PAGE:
Some businesses seem to work their hardest to stifle innovation. There are many reasons this occurs and Rosabeth Moss Kanter from HBR identified 9 rules we should pin on our walls to avoid. We know this occurs in businesses both large and small and in most sectors (including technology), so no one is free from innovation killers.
I provided my interpretation of the rules below.
- Be wary when someone brings you new ideas from outside your organization or from a cubicle. Surely, the best ideas are already being dreamed up in the C-suite and are already on someone’s roadmap.
- Lesson: be open to new ideas no matter their source. That doesn’t mean you should be foolhardy and hasty, but recognize that new ideas cane come from anywhere.
- Consider, ‘that one time’ when a similar idea failed. Then, describe in generalizations just how awful that was.
- Lesson: recognize that times change quickly, and an old idea may be well suited for the new environment. Cisco tried, unsuccessfully, to launch a cloud product before consumers and other interrelated technologies were ready. That didn’t mean it was a bad idea.
- Drive your workers hard so they don’t have free time. If they look like they have some spare time, give them new projects and demand more PowerPoint presentations.
- Lesson: if people have a bit of free time, encourage them to find something productive to do. If you have a team that wants to think big and take on new challenges, make sure you provide the support and resources to do it. Google, 3M and many other companies have found great success in 20% time.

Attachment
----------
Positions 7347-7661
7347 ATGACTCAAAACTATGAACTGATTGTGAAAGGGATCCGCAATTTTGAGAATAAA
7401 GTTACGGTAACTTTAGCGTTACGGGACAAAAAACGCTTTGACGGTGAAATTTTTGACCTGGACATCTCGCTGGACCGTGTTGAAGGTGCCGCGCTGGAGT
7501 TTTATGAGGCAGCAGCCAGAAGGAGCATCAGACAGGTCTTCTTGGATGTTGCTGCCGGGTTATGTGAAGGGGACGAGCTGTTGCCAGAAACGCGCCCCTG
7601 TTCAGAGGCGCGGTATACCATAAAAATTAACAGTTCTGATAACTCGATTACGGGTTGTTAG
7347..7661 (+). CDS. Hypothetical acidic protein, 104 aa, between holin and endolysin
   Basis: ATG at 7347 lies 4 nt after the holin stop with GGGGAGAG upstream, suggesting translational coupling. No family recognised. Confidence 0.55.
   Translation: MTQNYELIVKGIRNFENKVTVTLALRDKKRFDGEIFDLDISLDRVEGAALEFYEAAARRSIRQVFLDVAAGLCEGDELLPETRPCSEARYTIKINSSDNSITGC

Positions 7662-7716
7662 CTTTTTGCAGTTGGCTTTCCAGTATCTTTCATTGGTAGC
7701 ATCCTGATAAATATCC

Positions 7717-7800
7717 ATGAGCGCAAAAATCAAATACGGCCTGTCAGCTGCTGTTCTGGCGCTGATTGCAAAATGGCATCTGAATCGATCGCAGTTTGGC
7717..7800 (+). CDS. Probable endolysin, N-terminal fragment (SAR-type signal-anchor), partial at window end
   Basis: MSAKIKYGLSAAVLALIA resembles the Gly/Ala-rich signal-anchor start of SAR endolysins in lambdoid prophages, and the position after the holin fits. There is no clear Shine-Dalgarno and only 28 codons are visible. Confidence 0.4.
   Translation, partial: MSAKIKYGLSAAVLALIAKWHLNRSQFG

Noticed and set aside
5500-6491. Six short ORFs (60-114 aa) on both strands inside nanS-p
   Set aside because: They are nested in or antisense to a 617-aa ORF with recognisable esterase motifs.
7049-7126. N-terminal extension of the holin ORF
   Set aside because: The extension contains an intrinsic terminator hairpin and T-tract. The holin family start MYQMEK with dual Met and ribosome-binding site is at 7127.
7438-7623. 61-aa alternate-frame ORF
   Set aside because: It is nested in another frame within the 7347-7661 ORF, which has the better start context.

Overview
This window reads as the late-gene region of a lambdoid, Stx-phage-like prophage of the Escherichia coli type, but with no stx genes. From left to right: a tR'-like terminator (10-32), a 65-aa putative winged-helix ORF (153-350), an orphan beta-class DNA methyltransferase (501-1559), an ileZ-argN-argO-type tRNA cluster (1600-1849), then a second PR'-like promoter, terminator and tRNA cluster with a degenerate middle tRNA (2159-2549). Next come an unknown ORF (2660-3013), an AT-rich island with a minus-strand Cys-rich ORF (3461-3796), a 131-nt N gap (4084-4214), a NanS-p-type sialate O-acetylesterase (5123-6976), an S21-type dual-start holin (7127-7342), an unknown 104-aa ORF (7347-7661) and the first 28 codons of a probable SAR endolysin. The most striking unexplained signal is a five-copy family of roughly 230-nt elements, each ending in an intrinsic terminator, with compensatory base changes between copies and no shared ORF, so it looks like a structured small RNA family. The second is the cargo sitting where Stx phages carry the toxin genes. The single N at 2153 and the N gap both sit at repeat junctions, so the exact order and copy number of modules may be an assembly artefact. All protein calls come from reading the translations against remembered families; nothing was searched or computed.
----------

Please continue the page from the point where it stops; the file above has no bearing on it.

- Create a culture of merciless competition. Make it clear that there are factions in your organization and ‘only the strong survive.’
- Lesson: Encourage cooperation and collaboration. Recognize that all products won’t be winners, and learn from mistakes (quickly).
- Follow a very clear-cut shop of metrics and predictability. Only allow work that can be counted and dropped into a spreadsheet that aligns work quarter by quarter. If people want to go ‘above and beyond’ or even beat expectations, don’t show them any appreciation because that work wasn’t budget for.
- Lesson: Stay flexible and adapt to changes. Focus most on the substance of the work, rather than just the style in which it was done.
- Keep information only at the senior levels and then announce it to everyone in a big quarterly team meeting. Strategy, of course, should only be discussed by people who have put in their time at the organization and you wouldn’t want to give anyone the idea that their ideas can shape the org.
- Lesson: Bring in new blood to discussions. You never know where the next winning idea or solution will come from.
- Fear risk and punish people who can’t achieve major goals. To top it off, make sure to humiliate your team in large meetings so people understand how important success is.
- Lesson: Remember that lofty goals won’t always be met. Find the people who love stretch goals, and give them the opportunity to succeed. Figure out how people like to be recognized for their work and follow through.
- When things go wrong, send the blame downward. It’s a simple rule: credit up the flag pole, and blame right on down. Chat with your peers about how great your ideas are but the talent who should be implementing them are just incompetent. Surely, it’s not your fault!
- Lesson: Blame problems on the incompetent people below — their weak skills and poor work ethic. Complain frequently about the low quality of the talent pool today. If that doesn't undermine self-confidence, it will undermine faith in anyone else's ideas.
- The most important rule of all is that you should remember here is that you’ve been successful because you’ve learned everything there is to know about success in business. Relax, and sit back!
- Lesson: Even the top dog as more to learn. Change is inevitable and is the force that allows us to keep improving and growing our businesses.